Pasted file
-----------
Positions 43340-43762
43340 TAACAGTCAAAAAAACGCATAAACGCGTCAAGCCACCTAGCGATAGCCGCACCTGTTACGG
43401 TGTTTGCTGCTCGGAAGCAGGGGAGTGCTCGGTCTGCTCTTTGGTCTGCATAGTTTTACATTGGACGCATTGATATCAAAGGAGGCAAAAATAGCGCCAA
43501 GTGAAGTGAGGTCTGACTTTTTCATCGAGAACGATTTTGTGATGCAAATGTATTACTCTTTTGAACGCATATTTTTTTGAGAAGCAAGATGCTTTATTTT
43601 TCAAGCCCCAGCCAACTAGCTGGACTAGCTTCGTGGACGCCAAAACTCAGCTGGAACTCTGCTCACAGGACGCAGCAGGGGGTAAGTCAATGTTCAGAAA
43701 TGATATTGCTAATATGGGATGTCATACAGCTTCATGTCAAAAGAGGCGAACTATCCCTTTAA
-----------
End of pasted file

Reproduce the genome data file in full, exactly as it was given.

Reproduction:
Positions 43340-43762
43340 TAACAGTCAAAAAAACGCATAAACGCGTCAAGCCACCTAGCGATAGCCGCACCTGTTACGG
43401 TGTTTGCTGCTCGGAAGCAGGGGAGTGCTCGGTCTGCTCTTTGGTCTGCATAGTTTTACATTGGACGCATTGATATCAAAGGAGGCAAAAATAGCGCCAA
43501 GTGAAGTGAGGTCTGACTTTTTCATCGAGAACGATTTTGTGATGCAAATGTATTACTCTTTTGAACGCATATTTTTTTGAGAAGCAAGATGCTTTATTTT
43601 TCAAGCCCCAGCCAACTAGCTGGACTAGCTTCGTGGACGCCAAAACTCAGCTGGAACTCTGCTCACAGGACGCAGCAGGGGGTAAGTCAATGTTCAGAAA
43701 TGATATTGCTAATATGGGATGTCATACAGCTTCATGTCAAAAGAGGCGAACTATCCCTTTAA